County Durham residents are being encouraged to share their views on proposals to introduce new enforcement powers to tackle anti-social behaviour in a popular Teesdale beauty spot.

Durham County Council is seeking views on its plans to establish a Public Space Protection Order (PSPO) in the area around Low Force, High Force and Gibson’s Cave.

The area, which forms part of the North Pennines Area of Outstanding Natural Beauty and UNESCO Global Geopark, are designated sites of special scientific interest, and the council is hoping to introduce measures to protect the unique and picturesque landscape.

Always a popular location for both tourists and locals, since the first Covid lockdown in spring 2020, the area has seen an influx of mainly responsible and well-behaved visitors.

However, there has also been an increase in anti-social behaviours by a minority of people that impact on the environment and spoil the enjoyment of the area for others, including problems with alcohol and substance use, litter and dangerous parking.

Teesdale PSPO Low Force litter

The proposed PSPO would prohibit a number of behaviours which have a detrimental effect on the local environment and the experience of other visitors, including the consumption of alcohol and controlled drugs, lighting of fires and barbeques, and overnight camping. Harassing, obstructive, threatening and abusive behaviour would also become a criminal offence under the order.

If supported, the Public Space Protection Order would be introduced in July, ahead of warmer weather which is likely to bring more visitors to the area.

Trained council officers and Durham Constabulary staff will be able to issue Fixed Penalty Notices for breach of the Public Space Protection Order. Failure to pay the penalty notice will lead to prosecution.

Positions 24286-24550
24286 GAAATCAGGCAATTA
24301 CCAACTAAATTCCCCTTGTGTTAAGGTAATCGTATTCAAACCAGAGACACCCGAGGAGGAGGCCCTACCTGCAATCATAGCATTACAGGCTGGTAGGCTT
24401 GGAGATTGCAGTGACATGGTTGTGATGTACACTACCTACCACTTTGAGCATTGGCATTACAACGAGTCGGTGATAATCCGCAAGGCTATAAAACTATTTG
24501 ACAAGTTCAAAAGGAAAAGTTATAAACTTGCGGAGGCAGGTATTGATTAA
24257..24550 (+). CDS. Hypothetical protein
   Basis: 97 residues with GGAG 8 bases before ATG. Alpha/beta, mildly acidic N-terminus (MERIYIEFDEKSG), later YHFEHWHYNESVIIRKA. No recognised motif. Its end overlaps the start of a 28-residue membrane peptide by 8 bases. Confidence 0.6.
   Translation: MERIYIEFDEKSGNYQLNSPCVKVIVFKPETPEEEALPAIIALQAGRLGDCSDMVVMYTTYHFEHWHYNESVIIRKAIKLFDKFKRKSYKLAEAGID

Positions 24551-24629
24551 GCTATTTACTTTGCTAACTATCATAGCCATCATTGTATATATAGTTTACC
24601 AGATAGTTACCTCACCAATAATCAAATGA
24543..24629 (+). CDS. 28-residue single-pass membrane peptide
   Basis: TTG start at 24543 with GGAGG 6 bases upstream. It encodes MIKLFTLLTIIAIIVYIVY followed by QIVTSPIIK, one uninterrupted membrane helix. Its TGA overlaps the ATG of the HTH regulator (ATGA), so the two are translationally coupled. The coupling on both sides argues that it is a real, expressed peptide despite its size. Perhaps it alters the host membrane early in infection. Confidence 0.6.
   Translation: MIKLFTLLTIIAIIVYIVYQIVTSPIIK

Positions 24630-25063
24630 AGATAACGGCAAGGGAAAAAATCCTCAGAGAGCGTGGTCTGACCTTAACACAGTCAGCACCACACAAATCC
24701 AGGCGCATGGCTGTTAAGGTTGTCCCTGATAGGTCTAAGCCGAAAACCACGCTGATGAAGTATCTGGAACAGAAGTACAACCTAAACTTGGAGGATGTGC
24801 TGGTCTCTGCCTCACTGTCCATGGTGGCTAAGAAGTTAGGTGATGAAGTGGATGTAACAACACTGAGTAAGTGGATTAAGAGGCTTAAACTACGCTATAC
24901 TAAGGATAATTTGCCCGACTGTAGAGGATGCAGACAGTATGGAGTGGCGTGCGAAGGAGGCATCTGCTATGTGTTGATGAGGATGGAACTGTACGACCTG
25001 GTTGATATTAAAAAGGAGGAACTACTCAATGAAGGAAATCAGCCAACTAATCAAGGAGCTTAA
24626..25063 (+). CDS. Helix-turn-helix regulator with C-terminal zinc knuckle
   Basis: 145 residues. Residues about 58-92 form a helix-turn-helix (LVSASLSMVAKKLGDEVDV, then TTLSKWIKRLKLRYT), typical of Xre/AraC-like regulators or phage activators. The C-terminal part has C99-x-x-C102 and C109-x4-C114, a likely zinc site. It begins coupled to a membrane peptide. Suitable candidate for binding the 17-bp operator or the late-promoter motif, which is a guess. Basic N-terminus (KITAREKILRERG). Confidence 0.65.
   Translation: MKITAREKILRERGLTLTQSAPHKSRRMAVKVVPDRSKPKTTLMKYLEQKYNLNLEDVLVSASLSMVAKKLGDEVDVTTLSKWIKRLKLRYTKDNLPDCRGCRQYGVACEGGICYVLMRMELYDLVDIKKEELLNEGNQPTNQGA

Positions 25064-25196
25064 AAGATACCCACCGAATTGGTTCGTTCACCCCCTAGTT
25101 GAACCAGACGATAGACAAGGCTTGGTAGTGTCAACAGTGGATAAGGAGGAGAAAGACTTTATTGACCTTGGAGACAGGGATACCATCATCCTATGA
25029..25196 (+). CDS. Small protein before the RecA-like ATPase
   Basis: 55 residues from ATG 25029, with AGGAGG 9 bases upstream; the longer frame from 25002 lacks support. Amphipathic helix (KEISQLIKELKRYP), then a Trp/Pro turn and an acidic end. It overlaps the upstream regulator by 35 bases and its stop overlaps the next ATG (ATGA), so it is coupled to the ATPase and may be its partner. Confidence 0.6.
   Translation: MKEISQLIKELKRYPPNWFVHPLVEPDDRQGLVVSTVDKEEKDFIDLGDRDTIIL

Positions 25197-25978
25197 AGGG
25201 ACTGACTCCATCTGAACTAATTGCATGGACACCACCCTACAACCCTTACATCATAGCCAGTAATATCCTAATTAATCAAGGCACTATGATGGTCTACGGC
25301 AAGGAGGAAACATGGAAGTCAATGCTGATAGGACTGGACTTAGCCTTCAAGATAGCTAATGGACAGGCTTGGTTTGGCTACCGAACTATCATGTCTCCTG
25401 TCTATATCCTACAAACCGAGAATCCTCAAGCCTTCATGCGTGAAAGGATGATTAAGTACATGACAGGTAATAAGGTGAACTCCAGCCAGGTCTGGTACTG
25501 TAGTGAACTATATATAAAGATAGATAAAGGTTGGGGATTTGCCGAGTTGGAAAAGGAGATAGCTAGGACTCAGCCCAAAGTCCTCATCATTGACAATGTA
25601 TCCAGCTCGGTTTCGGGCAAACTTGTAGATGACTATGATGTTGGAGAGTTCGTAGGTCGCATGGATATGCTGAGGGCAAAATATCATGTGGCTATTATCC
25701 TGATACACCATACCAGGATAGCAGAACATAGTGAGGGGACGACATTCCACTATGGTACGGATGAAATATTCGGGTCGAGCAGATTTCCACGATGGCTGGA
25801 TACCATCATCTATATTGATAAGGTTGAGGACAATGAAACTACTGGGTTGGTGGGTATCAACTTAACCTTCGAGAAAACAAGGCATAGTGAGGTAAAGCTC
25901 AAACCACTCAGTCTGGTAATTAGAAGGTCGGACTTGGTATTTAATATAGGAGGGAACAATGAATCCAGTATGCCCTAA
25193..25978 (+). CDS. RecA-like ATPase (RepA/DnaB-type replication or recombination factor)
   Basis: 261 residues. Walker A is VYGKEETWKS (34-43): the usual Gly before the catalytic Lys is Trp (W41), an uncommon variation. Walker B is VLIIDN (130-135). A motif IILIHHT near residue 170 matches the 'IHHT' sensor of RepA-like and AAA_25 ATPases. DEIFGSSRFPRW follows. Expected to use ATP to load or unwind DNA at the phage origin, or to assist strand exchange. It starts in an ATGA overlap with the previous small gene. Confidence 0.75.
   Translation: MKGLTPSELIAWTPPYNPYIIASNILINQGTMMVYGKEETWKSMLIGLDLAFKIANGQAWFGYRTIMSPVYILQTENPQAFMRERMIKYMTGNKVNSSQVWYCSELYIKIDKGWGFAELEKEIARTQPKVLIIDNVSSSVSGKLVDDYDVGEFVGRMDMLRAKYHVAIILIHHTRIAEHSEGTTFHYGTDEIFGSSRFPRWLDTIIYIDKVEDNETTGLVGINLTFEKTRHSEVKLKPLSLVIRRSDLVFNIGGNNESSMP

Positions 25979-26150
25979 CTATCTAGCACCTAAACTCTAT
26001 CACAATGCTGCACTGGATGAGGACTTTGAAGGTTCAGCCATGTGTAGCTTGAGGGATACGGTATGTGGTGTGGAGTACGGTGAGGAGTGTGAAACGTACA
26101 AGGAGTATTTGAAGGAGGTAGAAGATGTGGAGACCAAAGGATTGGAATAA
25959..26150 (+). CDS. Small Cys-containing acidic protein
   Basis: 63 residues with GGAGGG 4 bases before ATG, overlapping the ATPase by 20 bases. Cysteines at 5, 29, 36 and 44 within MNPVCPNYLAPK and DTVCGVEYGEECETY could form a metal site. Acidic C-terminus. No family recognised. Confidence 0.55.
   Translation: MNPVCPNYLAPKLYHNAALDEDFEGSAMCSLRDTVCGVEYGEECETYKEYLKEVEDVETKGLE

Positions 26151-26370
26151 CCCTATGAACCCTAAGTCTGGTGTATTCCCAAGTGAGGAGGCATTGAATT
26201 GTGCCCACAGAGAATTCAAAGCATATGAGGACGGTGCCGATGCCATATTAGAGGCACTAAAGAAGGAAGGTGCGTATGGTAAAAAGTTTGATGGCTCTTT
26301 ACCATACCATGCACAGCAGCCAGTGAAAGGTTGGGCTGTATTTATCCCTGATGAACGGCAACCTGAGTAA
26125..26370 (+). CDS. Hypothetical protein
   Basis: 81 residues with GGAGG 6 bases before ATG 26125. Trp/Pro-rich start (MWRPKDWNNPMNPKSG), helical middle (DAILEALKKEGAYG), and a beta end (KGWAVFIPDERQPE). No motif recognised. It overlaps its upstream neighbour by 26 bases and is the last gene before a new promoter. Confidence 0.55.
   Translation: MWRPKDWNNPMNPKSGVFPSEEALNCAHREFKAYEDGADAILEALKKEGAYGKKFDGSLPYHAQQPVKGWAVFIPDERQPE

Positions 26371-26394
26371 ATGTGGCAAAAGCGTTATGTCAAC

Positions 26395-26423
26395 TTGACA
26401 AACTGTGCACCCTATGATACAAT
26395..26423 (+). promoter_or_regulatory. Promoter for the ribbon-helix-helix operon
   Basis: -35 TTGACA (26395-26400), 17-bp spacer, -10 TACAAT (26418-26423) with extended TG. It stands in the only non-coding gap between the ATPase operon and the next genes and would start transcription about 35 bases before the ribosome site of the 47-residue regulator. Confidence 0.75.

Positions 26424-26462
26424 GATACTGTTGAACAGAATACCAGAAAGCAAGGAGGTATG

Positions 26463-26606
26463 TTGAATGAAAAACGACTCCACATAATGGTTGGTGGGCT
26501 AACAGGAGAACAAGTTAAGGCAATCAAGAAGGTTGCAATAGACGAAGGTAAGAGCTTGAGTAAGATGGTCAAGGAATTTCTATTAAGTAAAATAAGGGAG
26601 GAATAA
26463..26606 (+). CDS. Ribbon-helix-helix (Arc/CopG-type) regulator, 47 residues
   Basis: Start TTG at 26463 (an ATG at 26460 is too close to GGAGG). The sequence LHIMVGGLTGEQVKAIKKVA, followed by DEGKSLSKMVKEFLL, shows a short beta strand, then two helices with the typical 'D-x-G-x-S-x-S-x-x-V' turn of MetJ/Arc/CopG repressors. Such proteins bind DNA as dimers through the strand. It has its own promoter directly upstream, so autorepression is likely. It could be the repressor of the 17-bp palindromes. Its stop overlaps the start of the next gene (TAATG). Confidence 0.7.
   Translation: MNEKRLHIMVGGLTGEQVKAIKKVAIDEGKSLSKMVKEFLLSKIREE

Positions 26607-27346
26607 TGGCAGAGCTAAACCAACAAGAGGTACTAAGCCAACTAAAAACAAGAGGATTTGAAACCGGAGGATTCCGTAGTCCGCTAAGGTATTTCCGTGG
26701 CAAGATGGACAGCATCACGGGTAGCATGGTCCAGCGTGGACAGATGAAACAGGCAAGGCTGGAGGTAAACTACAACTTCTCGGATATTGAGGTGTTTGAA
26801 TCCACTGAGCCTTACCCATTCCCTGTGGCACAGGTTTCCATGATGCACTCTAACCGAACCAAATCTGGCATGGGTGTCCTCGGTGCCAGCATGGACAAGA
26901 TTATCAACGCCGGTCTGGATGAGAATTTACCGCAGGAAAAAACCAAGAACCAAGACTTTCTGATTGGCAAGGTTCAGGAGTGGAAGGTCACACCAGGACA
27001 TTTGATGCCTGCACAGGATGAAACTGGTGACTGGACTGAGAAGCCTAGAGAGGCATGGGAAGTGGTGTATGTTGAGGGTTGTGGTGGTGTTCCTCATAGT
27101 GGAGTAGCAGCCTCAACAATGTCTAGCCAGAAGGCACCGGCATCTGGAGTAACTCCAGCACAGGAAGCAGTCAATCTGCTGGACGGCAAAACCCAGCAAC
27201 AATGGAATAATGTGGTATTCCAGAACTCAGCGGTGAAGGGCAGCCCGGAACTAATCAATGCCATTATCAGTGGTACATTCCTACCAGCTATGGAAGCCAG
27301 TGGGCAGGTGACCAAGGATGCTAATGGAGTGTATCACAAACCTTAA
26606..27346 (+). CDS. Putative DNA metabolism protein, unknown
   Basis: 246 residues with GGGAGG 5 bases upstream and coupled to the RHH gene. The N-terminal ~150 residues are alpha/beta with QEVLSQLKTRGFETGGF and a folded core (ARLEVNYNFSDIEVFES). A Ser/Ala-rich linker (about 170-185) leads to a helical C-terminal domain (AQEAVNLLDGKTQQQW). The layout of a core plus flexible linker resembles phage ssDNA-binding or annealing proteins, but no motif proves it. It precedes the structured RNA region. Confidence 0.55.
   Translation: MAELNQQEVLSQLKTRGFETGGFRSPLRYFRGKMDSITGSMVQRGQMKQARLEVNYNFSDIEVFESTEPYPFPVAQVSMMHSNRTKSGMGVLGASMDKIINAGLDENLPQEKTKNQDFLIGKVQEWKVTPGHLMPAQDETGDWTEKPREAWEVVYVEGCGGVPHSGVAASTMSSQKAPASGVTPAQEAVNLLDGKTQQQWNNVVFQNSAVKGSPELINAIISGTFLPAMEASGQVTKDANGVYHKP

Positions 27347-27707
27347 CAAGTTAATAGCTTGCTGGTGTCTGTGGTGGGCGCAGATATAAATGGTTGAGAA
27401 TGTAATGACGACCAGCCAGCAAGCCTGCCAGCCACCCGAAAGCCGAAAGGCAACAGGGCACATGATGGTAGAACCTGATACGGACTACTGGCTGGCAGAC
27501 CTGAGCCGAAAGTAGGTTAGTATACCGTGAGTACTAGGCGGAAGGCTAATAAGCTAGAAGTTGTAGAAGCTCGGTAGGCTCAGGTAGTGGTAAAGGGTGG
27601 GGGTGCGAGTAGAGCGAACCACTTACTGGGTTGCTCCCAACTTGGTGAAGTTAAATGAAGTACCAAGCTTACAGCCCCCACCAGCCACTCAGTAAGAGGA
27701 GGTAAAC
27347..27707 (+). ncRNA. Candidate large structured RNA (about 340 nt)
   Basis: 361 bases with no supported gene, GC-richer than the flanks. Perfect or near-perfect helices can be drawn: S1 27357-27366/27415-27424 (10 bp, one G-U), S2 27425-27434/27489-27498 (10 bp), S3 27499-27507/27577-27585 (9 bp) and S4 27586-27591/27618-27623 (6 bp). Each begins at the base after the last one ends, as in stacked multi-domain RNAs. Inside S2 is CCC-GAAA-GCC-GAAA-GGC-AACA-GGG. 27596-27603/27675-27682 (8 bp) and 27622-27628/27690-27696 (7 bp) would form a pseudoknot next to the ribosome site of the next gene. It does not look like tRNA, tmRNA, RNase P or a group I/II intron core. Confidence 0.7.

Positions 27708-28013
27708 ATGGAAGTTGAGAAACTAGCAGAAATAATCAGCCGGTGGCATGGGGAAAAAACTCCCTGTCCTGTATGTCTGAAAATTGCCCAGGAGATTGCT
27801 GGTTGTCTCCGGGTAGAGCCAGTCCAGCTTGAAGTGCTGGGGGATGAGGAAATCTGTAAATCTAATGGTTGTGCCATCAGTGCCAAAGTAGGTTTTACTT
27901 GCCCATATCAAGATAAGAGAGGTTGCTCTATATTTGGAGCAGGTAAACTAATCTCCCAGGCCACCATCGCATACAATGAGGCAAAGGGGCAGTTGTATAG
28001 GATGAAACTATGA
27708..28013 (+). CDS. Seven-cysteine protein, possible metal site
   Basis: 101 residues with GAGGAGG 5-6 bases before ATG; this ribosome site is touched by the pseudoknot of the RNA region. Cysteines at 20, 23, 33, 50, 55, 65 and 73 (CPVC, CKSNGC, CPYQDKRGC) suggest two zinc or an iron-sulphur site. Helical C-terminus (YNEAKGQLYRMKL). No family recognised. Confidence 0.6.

The proposed PSPO is the latest in several intervention measures which the council has worked with partners to implement in the area, including increased security and monitoring, education, provision of larger litter bins and installation of double yellow lines.

Landowners, the Police, Fire and Rescue services, Natural England and volunteers from the Area of Outstanding Natural Beauty and Upper Teesdale Agricultural Support Services have all joined forces with the council to protect the area from damage and to ensure visitors can enjoy their experience.

Teesdale PSPO area

Cllr Mark Wilkes, the council’s Cabinet member for neighbourhoods and climate change, said: “Our county is blessed with some fantastic and dramatic landscapes and breath-taking views, which we want to remain safe and welcoming to visitors.

“During the period of Covid restrictions over the past two years, cases of rural anti-social behaviour have risen across the country. Unfortunately, in County Durham, picturesque areas such as those covered by this consultation are no exception. The introduction of a PSPO will help to tackle the irresponsible behaviour of a selfish minority which spoils the area for others.

Cllr John Shuttleworth, Cabinet member for rural communities and highways, said: “With its coast, countryside and parks, our county has lots of amazing spaces for people to explore. As summer approaches and people begin to spend more time outdoors, it’s more important than ever that people protect the environment, respect local communities and act considerately, so that the area remains unspoilt for others. The new PSPO powers will hopefully encourage people to enjoy these scenic spots responsibly.”

Residents, businesses and visitors have until midnight on Thursday 16 June to view the consultation at www.durham.gov.uk/consultation and submit their feedback via the online survey or by email at consultations@durham.gov.uk


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